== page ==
DOMS (Delayed Onset Muscle Soreness)
You know when you have a big training session, such as doing a longer-than-normal run? Feels good, right? Even the next day you feel ok, and rather pleased with yourself. But then…. Day 2 post-run – GAH! Those quads/hammies/calves ache like crazy! Yep, that’s DOMS, it takes a while to kick in.
Running from home (usually via a road/pavement) to the trails. Door-to-trail shoes are designed to be comfortable on both hard surfaces and moderate trails, for these situations – and are also great for running on mild trails, such as in city parks. For a selection of the best door-to-trail running shoes, read our ultimate guide to the best trail running shoes.
A side-view (or 2-dimensional cross-section) of a route, showing where a planned running route climbs and descends, as well as how steep those ascent/descent sections are. Trail running race organizers often provide these, together with markers showing where you can expect checkpoints and aid stations.
Elevation Mask (aka Altitude Training Mask)
A mask you can wear to emulate altitude training (see also ‘Altitude Training’).
Speed training (translated from the Swedish term ‘Speed Play’) where you vary your pace between fast and slow at varying intervals, for example, running fast and slow between park benches or trees during a training run. Fartlek training makes speedwork a bit more interesting than fixed distance/time interval training.
Fast and Light
The principle of carrying a minimal amount of essential kit on a trail or mountain adventure, to enable you to move quickly and efficiently over off-road terrain. There is a fine line between having enough kit and being underprepared, so it takes a level of skill and experience to make sure you are adequately prepared with the right safety kit (such as enough clothes) when playing out in remote / potentially dangerous places.
Fell Running (aka Hill Running)
Originating in the UK, Fell Running is off-road running, however often does not involve running on defined trails. It’s common for Fell Running races to involve simply running up and over a hill (or up and down again) via whichever route you choose. This often means you’re running over bogs, scree, heather and other scrambly terrain, so it can get pretty messy and technical!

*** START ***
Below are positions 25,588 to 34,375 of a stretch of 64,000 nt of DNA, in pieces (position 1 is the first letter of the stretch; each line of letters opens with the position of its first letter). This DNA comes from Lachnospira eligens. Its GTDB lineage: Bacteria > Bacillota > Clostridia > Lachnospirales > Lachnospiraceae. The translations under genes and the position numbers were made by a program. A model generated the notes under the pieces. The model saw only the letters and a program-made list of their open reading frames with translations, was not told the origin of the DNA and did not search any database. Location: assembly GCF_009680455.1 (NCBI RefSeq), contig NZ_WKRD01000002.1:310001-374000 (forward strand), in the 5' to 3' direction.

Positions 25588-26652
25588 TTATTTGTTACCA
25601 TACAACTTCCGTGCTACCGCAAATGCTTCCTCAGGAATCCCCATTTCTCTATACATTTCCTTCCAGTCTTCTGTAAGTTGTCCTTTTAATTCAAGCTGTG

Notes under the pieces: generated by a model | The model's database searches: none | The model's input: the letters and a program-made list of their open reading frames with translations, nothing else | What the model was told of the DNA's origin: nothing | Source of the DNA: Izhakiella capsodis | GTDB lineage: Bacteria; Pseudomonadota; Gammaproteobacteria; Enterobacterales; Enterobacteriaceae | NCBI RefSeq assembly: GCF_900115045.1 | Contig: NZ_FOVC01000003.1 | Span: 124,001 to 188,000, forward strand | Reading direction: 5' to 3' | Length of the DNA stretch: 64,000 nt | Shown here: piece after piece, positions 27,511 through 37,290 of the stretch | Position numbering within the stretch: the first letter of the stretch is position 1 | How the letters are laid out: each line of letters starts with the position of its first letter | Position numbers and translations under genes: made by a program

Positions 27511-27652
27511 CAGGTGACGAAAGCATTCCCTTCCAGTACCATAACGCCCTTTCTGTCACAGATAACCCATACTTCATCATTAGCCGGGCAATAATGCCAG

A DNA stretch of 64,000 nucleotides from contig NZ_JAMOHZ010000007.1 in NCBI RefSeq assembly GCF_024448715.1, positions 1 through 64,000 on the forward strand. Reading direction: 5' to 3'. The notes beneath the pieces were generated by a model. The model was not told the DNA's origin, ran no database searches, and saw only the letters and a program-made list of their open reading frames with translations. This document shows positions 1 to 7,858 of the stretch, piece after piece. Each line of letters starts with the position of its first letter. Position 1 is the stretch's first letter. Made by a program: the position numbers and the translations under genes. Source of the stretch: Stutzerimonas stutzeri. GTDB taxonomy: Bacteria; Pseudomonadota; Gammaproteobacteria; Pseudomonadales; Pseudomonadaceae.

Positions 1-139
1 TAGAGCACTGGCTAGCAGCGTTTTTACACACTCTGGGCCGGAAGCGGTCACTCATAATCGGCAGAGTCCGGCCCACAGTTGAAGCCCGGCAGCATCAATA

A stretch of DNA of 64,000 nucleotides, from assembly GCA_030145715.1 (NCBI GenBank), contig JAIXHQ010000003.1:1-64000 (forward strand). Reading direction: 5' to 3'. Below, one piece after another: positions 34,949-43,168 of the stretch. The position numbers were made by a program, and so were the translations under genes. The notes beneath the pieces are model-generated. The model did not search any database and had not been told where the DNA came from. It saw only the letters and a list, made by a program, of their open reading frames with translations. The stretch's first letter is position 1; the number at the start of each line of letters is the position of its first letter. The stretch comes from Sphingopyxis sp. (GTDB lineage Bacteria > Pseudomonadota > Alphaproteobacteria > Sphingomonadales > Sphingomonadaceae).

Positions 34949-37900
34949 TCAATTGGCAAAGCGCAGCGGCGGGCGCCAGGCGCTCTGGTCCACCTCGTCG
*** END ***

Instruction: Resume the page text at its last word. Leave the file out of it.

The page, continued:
FKT – Fastest Known Time
A speed record on any given route. FKTs are getting popular amongst elite and fast trail runners, who seek out epic challenging routes and aim to complete them in the fastest recorded time, typically supported by witnesses and GPS data. There are no defined courses or rules, although people may set different times for doing a route (eg. circumnavigating a mountain or lake) depending on whether they did it ‘supported’ (with people meeting them at points along the way to provide food, shelter, etc) or ‘unsupported’ (where they carry everything they need themselves without outside assistance). I achieve FKTs by creating my own Strava segments and being the only person running them 🙂
Gaiters are fabric (such as neoprene or parachute material) garment that wraps around the top of your shoe and ankle to keep debris out.
Gnarly Trails are the opposite of a Buffed Trail! Uneven, tricky, possibly slippery (eg wet roots and mud) or loose scree and stones to navigate.
Like Interval Training (see below) but training by running up and down hills of varying lengths and gradients, to improve running performance and strength.
Intervals / Interval Training
A type of speed training to help you train to run faster. Read our speed training post to learn more.
A running route that starts where it finishes, but doesn’t simply go out-and back – so you see as much different scenery and terrain as possible.
Mandatory Kit / Equipment
The items that race organizers stipulate you must have with you for your race, for your safety and to avoid being disqualified. This may include a minimum amount of food, water, clothing and emergency items such as a foil blanket, whistle and mobile phone. Read more: Trail Running Gear Guides, What to Wear Trail Running, Essential Trail Running Gear for Emergencies.
Name used to describe an agile, speedy mountain or fell-runner! Also, a generic name for mountain-dwelling goats, such as the beautiful Chamois that can be found in the Alps.
MUT – Mountain Ultra Trail
An ultramarathon trail race, being held in mountain environments. Some of the World’s most famous ultramarathons, such as the UTMB, are MUT races.
Multi-Day / Multi-Stage
An ultramarathon race that take place over multiple days. Some require runners to be self-supported and carry a significant portion of their equipment, including all their food and clothing for the 3-6 days of the race.